Honestly, I don’t quite remember my life prior to my TBI. I can barely recall it. I can hardly imagine a time when I lived without problems and limitations. When I asked my mom, she explained that I used to live limitlessly, never thinking twice about trying something new, whether it be surfing, trying exotic food, and going on rollercoasters and ropes courses of terrifying heights. I loved to dance, sing, play the piano, draw, and play tennis without a care in the world. I was witty — my family used to call me a firecracker, because I was the queen of the one-liner. I have longed to return to this life, throughout my concussion and even now. This “normal,” my “normal,” seems so far away, a distant reality I can’t even define. I only know it was better. I had a
When cooking pasta, you’ve likely noticed some recipes call for Parmigiano-Reggiano while others call for Parmesan, but what really is the difference between these two tasty cheeses?
If a creamy, dreamy fettuccine Alfredo ingredient list specifies Parmigiano-Reggiano, is it OK to dump in a cup of shelf-stable, grated Parmesan from a plastic container? Will the dish’s final flavor be any different? With many of us spending more time in the kitchen than usual, rolling out our own pasta and pizzas to be topped with this Italian staple, TODAY Food turned to an expert to get some cheesy answers.
Chef Anthony Contrino, food stylist and host of TODAY digital series, “Saucy,”knows his Italian food — especially Parmigiano-Reggiano.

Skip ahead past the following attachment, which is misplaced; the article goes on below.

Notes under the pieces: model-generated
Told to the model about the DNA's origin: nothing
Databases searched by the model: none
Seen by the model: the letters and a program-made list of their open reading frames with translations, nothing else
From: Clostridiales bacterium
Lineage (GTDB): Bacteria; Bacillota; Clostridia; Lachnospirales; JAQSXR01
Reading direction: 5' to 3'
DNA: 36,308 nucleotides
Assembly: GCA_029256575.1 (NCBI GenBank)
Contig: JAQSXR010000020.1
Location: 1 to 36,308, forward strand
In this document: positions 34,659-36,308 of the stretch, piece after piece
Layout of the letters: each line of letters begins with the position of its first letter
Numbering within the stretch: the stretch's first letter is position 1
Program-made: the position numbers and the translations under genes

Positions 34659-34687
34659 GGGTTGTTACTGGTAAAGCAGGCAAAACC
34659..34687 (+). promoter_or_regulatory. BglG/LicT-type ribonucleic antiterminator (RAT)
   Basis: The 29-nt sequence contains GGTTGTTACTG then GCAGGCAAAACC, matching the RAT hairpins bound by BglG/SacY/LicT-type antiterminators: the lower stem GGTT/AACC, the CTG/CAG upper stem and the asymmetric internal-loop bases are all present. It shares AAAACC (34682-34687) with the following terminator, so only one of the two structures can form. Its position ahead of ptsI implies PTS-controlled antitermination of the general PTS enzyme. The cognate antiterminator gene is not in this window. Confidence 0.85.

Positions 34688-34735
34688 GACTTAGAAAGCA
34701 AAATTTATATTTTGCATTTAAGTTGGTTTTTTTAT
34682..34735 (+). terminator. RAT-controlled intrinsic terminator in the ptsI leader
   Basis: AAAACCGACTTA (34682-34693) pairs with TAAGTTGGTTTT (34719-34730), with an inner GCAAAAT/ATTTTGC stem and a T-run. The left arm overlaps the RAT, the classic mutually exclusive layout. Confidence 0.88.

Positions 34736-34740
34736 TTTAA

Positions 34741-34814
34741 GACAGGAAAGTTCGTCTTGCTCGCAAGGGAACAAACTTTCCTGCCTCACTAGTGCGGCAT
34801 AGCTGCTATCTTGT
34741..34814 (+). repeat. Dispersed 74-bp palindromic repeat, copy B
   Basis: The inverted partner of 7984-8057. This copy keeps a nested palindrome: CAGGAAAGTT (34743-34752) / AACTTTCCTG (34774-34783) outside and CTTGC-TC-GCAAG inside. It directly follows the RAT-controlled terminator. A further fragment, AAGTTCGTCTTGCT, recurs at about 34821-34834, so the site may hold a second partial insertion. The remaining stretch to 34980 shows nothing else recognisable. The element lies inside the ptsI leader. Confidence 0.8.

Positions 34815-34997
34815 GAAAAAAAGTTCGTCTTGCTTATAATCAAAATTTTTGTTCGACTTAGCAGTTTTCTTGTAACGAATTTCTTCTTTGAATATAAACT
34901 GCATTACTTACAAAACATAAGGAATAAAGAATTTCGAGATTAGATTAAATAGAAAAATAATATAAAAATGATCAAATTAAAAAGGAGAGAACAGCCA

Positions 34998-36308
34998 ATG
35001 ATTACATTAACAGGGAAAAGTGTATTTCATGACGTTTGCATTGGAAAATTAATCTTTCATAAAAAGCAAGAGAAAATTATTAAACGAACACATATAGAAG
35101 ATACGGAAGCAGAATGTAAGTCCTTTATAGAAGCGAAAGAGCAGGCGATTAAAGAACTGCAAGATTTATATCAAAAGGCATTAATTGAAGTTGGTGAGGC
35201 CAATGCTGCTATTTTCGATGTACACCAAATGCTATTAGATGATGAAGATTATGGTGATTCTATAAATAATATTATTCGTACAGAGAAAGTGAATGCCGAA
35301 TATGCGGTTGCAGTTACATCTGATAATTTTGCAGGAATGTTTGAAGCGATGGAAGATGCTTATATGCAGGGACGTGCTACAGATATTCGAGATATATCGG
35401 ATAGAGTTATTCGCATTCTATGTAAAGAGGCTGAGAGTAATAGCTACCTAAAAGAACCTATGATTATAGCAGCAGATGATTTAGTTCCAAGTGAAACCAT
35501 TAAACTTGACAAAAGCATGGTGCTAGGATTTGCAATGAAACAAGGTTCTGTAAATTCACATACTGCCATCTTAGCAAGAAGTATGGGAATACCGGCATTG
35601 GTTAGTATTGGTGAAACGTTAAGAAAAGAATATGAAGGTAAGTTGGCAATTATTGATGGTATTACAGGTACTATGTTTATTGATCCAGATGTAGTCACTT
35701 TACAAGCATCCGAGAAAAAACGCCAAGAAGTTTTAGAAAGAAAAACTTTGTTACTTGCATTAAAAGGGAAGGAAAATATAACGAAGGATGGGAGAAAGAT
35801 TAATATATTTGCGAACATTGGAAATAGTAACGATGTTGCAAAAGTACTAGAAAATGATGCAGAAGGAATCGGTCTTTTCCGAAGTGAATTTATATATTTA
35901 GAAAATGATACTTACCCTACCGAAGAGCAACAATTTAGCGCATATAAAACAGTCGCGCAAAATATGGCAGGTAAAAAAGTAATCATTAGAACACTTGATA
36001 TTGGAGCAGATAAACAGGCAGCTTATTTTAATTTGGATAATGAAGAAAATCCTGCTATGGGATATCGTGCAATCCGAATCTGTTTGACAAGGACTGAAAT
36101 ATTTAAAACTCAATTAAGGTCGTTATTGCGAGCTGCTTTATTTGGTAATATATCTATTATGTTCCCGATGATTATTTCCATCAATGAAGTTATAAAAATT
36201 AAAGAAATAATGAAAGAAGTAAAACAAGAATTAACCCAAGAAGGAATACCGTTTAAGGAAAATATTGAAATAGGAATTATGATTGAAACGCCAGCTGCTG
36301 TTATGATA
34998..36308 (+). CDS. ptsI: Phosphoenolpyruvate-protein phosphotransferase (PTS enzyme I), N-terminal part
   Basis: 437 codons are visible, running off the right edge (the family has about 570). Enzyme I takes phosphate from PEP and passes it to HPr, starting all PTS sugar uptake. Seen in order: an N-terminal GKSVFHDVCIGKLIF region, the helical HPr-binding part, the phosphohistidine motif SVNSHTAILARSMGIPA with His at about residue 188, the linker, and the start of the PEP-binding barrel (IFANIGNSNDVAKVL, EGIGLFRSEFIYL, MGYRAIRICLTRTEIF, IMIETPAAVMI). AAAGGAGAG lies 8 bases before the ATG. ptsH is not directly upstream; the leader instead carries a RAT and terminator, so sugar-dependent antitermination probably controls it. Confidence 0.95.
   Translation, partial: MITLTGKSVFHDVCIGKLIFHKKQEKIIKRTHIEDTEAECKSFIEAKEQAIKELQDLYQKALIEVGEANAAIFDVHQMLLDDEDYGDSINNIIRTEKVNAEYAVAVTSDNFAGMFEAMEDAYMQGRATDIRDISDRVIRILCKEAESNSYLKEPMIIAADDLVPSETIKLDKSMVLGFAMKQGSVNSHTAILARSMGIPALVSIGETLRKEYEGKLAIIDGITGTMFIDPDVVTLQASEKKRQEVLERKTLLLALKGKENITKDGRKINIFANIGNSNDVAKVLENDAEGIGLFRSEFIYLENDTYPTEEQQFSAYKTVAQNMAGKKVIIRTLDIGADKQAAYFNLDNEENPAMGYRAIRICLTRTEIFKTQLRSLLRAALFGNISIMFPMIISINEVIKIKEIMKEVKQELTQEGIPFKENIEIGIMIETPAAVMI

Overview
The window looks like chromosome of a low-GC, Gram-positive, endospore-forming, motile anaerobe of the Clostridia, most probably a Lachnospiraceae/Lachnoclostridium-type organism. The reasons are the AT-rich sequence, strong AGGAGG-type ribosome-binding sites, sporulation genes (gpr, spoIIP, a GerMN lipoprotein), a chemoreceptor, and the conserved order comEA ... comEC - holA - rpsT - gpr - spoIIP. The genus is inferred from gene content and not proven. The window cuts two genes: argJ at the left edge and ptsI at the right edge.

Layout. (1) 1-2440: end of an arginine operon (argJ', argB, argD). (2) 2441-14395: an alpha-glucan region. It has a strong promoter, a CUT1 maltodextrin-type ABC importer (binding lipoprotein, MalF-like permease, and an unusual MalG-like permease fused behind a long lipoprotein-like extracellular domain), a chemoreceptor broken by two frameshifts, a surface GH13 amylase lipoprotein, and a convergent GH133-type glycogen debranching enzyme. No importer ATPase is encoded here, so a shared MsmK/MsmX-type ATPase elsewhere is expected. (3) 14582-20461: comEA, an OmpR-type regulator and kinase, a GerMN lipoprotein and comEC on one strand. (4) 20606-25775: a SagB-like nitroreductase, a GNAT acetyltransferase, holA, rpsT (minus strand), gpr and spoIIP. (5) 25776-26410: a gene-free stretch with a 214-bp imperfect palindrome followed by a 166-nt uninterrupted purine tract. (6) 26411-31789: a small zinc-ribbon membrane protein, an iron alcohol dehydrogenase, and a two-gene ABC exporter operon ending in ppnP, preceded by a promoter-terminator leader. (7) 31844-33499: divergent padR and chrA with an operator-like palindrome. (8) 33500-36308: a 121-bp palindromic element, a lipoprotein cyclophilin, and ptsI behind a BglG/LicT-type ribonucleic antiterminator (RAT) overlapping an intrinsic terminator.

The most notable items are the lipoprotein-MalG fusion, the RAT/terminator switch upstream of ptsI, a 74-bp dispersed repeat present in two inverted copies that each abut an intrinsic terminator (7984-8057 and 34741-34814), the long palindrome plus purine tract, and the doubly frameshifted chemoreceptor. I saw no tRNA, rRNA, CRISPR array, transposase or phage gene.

“Parmigiano-Reggiano is arguably one of the most famous cheeses in the world!” Contrino told TODAY. “True PR is produced in select provinces
Ever eaten out and thought: “I could do this at home”? Now is your chance to prove it. Since lockdown prevents us visiting restaurants, chefs are creating DIY culinary kits that let you replicate their dishes at home. All you need to do is add elbow grease, culinary flair, the odd ingredient and make a call on the level of Gordon Ramsay-esque expletives you’d like to season your dishes with. But what’s it like prepping your own restaurant food at home? We tested a number of kits to find out.
Koffee Pot, Manchester
Contents: Everything you need to make a US-style meaty pancake breakfast
This Manchester institution’s offering is less recipe kit than an immersive experience, given the breakfast-themed Spotify playlist, quiz and colouring sheet for kids. Frying the sausage patties, potato rostis, bacon and eggs and drizzling them with syrup
Canned food can seem much less enticing than fresh options, but during this new reality, many of us are rethinking our shopping habits. A new study published in JAMA Internal Medicine found that 75 percent of people surveyed said they had stockpiled food in response to COVID-19. And data compiled by Nielson found that sales of many shelf-stable items have skyrocketed in recent times.
In the new normal, when it’s best to scale back on grocery store runs, many of us are learning that it’s key to stock our pantries with food that will last and provide nutritional benefits like canned foods.
It’s only natural to wonder if there are any nutrition or health downsides to eating more food stuffed into an aluminum can. After all, aren’t we always being lectured about the importance of eating more whole, fresh food for optimal nutrition, well-being, and performance on the saddle